You’ll know from the title of my latest novel, I’m not one to shy away from the gory subject of murder death kill. But I took this screenshot of the BBC News website earlier today, and it just has me scratching my head at the term “unlawfully killed”. Can’t they just say ‘murder’? Surely that’s what they mean?!
I’m sure there is probably a reason for this terminology, but when you look at the actual meaning of the words, and the details of the case in question, it’s pretty obvious we’re looking at a murder case. ‘Unlawful killing’ implies that there is ‘lawful killing’ of some kind, does it not? And when someone IS killed lawfully, that’s usually called ‘capital punishment’, am I right?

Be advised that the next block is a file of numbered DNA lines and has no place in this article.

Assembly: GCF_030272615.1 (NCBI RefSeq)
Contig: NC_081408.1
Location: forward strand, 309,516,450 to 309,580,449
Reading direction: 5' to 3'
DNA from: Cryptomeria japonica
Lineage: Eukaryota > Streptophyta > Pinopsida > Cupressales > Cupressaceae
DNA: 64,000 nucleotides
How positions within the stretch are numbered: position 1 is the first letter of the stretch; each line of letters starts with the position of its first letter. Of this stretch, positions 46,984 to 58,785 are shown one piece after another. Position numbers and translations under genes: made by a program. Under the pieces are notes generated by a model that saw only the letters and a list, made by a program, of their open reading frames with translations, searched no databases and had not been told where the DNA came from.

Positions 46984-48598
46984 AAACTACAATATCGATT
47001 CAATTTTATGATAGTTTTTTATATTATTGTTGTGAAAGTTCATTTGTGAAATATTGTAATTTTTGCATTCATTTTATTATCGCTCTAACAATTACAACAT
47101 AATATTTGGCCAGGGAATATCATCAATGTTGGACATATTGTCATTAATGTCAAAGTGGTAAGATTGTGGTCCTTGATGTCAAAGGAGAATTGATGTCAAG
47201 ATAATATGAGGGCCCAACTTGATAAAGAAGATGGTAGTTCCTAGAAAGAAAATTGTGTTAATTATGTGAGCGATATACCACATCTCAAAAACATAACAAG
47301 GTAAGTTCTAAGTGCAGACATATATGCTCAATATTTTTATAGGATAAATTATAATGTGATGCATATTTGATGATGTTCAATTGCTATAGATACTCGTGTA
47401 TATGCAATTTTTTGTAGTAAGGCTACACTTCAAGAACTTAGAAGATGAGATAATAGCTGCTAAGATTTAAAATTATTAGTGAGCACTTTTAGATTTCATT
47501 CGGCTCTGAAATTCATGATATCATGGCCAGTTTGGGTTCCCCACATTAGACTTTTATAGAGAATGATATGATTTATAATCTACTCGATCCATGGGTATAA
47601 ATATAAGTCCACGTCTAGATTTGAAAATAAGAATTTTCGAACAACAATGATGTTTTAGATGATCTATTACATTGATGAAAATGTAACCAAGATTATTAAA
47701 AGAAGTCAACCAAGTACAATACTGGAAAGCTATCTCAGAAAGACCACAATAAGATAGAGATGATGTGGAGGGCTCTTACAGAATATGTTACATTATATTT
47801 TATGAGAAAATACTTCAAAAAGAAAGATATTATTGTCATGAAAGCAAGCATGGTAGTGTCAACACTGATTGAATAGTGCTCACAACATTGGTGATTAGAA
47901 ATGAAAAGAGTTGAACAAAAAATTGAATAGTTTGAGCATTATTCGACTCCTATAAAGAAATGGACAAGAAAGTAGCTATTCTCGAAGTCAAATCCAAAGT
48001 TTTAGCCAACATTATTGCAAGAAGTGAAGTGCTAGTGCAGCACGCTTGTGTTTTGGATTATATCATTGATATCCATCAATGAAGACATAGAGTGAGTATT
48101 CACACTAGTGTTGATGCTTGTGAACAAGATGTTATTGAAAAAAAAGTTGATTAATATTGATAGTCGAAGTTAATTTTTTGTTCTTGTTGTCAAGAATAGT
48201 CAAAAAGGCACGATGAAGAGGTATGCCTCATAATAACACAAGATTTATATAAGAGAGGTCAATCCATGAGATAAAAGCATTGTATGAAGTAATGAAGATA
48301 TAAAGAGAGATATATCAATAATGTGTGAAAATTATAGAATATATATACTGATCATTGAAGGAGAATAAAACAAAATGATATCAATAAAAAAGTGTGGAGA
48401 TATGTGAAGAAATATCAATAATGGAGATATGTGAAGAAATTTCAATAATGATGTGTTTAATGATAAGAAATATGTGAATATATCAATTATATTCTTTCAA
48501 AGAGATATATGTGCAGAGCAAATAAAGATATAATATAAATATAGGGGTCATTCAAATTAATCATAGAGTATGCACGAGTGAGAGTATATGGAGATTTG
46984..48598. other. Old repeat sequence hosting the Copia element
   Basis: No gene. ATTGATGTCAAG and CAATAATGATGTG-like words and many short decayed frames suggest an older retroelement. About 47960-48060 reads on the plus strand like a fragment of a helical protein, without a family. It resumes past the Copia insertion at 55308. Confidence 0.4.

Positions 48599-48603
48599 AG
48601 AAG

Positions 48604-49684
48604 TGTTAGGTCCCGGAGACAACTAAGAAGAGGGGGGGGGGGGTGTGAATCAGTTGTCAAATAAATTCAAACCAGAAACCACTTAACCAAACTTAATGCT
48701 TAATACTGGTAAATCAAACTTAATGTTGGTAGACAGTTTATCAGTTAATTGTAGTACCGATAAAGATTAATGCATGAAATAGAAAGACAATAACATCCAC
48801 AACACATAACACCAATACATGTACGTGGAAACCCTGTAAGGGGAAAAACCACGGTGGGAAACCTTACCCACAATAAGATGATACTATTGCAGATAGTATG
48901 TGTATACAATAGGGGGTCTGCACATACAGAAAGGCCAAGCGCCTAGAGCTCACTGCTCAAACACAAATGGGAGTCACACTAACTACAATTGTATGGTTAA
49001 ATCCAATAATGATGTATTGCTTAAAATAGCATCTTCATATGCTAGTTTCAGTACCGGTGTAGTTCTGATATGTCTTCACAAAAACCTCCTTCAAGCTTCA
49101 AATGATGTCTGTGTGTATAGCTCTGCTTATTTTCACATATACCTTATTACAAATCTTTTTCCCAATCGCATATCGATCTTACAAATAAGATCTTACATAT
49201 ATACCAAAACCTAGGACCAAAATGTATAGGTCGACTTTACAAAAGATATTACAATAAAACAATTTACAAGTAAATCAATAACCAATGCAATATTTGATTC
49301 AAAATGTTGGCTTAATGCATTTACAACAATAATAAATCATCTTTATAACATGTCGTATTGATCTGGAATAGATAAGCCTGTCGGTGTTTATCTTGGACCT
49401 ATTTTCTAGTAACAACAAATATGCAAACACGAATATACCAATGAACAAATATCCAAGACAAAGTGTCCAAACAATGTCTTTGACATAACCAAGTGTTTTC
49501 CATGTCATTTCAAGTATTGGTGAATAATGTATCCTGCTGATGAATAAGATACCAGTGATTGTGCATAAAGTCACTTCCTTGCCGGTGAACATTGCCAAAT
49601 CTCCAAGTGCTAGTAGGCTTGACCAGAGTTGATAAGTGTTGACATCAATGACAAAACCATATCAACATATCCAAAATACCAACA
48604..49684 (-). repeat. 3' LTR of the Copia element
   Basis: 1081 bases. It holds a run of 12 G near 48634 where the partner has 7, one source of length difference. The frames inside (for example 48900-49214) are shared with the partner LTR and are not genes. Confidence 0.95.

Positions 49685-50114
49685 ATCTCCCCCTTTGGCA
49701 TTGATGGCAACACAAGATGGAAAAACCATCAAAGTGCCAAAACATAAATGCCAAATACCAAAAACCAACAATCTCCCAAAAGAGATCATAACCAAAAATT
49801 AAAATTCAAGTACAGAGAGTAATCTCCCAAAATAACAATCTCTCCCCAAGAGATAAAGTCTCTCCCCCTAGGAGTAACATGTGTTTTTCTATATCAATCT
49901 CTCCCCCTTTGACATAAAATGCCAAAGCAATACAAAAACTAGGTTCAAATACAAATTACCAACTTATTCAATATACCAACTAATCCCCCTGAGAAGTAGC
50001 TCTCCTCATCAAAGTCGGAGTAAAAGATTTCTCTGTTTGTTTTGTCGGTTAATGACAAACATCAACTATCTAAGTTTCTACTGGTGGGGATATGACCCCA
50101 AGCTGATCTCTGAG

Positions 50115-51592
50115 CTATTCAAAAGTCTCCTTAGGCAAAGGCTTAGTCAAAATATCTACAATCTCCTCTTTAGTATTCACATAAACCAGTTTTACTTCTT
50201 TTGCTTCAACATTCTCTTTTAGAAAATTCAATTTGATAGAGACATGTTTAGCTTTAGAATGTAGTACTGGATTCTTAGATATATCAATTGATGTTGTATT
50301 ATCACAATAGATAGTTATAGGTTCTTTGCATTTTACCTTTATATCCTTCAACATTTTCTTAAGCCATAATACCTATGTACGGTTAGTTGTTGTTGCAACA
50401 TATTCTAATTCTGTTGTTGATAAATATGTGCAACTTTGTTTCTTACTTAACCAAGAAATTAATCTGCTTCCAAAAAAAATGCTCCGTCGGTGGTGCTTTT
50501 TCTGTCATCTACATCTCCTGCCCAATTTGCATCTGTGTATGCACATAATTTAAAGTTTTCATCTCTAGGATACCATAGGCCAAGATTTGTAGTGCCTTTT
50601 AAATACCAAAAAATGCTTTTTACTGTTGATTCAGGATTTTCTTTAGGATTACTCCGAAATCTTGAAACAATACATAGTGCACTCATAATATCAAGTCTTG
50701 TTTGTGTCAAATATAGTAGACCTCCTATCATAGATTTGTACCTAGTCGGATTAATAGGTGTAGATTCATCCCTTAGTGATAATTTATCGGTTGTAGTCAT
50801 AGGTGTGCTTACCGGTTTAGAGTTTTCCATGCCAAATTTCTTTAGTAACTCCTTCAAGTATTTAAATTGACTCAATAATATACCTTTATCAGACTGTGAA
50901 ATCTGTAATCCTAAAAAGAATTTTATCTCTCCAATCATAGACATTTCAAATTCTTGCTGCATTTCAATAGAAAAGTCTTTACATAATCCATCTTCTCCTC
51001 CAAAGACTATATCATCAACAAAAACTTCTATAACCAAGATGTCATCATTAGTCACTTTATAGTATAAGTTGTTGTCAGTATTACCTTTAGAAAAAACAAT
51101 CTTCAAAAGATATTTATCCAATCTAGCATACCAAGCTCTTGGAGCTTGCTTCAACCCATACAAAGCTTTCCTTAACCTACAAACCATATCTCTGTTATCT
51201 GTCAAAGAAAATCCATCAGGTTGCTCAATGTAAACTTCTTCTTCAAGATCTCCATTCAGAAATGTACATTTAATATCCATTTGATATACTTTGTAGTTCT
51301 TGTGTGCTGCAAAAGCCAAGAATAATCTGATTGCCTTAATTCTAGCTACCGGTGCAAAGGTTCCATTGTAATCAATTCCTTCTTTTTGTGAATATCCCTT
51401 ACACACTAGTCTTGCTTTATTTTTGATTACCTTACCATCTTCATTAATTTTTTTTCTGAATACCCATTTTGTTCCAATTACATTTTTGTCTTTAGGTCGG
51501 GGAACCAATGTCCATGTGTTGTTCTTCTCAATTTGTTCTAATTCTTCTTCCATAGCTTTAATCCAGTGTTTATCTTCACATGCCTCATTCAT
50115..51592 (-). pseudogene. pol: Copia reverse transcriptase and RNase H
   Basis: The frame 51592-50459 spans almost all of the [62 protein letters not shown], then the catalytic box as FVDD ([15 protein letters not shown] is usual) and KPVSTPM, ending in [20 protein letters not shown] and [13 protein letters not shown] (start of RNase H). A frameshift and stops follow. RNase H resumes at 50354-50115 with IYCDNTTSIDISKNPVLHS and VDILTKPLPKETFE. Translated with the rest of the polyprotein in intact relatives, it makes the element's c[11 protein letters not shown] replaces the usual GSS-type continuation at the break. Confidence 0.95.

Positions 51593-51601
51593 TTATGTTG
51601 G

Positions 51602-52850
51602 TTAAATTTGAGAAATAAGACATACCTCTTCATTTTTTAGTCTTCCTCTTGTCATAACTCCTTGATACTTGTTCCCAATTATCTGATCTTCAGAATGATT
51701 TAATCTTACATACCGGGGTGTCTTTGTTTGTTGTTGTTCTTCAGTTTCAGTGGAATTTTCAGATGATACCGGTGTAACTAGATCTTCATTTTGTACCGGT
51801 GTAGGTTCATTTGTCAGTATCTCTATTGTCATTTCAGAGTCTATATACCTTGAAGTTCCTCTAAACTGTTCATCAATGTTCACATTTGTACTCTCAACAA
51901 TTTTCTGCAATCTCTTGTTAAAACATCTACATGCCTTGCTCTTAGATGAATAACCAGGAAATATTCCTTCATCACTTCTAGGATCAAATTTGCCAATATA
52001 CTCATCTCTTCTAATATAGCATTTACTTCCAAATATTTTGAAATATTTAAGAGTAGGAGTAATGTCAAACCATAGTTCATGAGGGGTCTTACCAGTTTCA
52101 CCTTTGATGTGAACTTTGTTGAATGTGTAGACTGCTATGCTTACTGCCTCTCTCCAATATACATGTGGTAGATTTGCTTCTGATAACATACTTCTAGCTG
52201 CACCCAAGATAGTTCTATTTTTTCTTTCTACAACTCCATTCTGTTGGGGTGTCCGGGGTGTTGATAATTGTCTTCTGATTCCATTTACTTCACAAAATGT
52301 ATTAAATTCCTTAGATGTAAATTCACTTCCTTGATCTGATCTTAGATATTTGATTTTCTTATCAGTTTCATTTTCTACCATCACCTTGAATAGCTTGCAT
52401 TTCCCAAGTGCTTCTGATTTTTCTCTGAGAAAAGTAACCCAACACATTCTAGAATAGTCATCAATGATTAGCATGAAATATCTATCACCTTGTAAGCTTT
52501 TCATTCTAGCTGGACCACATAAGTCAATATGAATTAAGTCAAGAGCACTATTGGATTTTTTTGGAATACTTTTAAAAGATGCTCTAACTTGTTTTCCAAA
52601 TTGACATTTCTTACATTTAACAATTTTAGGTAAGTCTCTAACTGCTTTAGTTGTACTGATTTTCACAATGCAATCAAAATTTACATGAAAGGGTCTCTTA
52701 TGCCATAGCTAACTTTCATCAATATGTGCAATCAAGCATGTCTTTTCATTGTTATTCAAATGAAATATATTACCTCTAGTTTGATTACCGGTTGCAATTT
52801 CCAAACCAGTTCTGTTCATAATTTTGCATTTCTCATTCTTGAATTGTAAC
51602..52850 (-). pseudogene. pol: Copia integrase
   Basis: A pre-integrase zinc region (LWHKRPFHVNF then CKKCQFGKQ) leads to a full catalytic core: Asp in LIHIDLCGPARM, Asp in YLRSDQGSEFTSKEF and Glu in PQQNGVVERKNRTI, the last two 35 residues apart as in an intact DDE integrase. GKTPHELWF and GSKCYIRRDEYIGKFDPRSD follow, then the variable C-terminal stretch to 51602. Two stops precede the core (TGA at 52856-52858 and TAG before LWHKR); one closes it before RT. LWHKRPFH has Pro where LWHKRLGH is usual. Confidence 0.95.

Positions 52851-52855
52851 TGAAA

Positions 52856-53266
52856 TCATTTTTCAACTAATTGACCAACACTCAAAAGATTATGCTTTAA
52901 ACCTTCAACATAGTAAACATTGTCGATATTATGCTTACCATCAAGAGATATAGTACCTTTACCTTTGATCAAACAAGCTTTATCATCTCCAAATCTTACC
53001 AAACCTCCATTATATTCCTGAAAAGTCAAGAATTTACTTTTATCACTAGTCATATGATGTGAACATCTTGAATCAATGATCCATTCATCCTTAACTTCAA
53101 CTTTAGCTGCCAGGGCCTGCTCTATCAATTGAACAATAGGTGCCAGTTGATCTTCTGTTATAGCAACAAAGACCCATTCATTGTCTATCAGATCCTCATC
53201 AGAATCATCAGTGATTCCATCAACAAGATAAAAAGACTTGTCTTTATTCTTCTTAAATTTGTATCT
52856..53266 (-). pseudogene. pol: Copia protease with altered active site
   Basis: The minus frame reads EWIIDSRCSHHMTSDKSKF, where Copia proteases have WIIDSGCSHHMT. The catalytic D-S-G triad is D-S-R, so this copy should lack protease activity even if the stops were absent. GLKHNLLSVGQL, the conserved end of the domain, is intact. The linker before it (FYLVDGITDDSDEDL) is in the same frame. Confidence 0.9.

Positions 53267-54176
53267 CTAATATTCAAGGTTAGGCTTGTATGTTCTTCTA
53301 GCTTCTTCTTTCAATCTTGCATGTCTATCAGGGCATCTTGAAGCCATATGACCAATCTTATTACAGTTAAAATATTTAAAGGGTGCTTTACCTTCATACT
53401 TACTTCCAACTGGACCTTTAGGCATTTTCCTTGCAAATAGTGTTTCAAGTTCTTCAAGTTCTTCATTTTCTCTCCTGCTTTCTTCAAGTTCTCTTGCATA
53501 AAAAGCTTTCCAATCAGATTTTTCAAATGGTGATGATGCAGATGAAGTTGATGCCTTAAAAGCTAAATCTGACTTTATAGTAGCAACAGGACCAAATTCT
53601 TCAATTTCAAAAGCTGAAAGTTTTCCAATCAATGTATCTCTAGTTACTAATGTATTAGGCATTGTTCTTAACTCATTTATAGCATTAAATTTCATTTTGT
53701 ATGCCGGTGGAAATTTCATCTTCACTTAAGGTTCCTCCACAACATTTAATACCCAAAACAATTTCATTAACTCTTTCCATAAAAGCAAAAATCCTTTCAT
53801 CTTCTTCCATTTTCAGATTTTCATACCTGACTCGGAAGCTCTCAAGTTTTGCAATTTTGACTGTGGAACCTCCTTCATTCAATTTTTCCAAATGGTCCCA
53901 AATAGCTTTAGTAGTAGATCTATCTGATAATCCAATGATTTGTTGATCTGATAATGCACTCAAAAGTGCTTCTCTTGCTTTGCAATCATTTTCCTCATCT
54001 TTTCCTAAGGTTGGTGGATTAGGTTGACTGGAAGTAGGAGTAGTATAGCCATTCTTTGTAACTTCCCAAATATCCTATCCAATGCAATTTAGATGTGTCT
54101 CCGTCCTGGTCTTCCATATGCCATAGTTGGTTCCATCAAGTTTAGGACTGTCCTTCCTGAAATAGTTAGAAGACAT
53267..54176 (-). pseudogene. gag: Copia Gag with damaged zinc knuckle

You don’t go around hearing about ‘unlawful axe killers’ do you? This is clearly a murder case, so why not report it as such, instead of skipping around it with such a non-committal term.
It is a peculiar case, including the way it’s been handled. It was previously reported by the BBC: “As the coroner heading the inquest into the death of MI6 officer Gareth Williams prepares to reveal her verdict, she says she cannot consider unlawful killing.” — Why not? It’s now come down to common sense that the MI6 agent in question could most certainly not padlock himself in a sports bag from the inside, so why is it only just being accepted now? I can just feel the family’s frustration at all this legal jargon and dithering about, and I feel incredibly sorry for them.
Maybe now they’ve decided it’s an “unlawful killing”, they can finally get to the bottom of this murder case and we can all move on.